They come from a place inside of us that is real. They are spoken in our own voices and touch on matters that genuinely concern us.
They help us remember who we are and what we believe. In a world where we are continually pushed and pulled in a hundred directions by forces we sometimes only half understand, they help us stay centered and focused on what we most care about
They use language in fresh and interesting ways. They offer unexpected insights and understandings into ourselves and each other. They offer new ways of imagining our potential as human beings.
They don't back away from difficult issues such as birth and death, peace and war, love and hate, elation and despair, the sacred and the profane, but they find ways of talking about these issues, and in doing so, they help us come to terms with essential parts of human experience that might otherwise be passed over alone and in silence.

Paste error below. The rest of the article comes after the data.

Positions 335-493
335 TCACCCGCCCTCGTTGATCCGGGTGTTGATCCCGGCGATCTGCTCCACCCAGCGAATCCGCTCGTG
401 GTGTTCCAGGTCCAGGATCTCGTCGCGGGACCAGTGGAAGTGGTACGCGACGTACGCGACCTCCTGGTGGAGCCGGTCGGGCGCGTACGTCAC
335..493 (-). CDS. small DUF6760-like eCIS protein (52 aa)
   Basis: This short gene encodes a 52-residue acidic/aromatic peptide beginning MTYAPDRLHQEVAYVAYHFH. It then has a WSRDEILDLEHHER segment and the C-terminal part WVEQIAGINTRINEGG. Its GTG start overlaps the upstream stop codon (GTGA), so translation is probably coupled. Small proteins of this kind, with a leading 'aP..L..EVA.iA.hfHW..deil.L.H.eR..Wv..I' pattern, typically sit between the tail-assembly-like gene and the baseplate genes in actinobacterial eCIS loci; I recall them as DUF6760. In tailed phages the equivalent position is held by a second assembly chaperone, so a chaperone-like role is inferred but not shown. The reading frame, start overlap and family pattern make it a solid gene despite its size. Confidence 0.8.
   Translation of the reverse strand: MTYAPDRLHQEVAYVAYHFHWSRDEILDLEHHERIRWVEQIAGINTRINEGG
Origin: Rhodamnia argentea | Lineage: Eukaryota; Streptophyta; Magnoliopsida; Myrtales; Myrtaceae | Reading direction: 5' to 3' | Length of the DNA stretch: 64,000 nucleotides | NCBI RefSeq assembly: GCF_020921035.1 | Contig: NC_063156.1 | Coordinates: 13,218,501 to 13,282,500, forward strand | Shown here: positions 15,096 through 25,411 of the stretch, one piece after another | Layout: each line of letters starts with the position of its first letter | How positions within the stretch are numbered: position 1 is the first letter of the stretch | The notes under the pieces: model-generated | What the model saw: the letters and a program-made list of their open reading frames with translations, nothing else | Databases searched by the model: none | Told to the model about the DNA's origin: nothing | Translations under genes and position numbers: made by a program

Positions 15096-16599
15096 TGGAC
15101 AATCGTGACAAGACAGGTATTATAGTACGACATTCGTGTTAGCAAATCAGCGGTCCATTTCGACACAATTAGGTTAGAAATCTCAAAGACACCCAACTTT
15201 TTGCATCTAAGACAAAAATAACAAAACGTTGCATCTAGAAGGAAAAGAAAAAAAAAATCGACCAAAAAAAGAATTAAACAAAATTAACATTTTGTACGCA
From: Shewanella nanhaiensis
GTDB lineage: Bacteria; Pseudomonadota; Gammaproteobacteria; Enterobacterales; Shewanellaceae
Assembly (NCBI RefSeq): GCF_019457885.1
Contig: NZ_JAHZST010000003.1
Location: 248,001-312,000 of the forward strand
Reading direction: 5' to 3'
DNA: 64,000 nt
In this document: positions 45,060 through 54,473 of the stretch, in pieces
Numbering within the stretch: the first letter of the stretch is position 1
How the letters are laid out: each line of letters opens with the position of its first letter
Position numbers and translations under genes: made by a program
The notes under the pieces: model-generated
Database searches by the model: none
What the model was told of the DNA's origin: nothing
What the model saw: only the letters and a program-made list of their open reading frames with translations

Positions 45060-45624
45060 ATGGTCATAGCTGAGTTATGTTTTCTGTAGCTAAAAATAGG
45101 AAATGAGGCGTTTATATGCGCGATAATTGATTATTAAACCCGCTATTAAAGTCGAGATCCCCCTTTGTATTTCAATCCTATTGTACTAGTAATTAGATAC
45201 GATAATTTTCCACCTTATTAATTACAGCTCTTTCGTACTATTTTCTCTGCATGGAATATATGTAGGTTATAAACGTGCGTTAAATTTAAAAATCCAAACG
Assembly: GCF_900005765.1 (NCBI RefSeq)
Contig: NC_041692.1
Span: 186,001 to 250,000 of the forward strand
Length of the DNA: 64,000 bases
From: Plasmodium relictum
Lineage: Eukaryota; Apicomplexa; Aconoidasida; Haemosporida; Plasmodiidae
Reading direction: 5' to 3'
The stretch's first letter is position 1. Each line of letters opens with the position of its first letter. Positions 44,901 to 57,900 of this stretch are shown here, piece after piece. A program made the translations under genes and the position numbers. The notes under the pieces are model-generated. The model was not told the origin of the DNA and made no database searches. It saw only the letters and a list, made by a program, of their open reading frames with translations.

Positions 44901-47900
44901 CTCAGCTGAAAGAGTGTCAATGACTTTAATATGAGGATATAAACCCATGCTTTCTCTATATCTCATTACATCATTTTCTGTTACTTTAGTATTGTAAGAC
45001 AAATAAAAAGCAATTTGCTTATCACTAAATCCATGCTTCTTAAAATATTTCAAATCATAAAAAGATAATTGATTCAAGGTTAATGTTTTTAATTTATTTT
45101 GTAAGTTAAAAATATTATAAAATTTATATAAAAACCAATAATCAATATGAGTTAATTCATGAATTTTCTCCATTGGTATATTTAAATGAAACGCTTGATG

They value language. They are high energy structures. Every word must earn its place in the poem. Every image must be necessary. If it doesn't add, it takes away. Nothing is neutral.
They are made of the stuff of life. "For all the history of grief/An empty doorway and a maple leaf."--Archibald McLeish. "Compose. (No ideas/but in things) Invent!"--W. C. Williams. Abstractions and generalizations are the stuff of prose, not poetry. If used at all, they should be "earned."
They test the possibilities of language by attempting to bring new areas of experience into awareness. Whether the writer is attempting to resolve a paradox, to recreate a dream, or to discuss the death of a loved one, the poem stretches to say what the writer didn't previously think could be said.
They are not quite paraphrasable or translatable. They evoke strong responses in their readers, but even after rereading and extensive discussion, there remains something elusive and mysterious that invites the reader back for another look.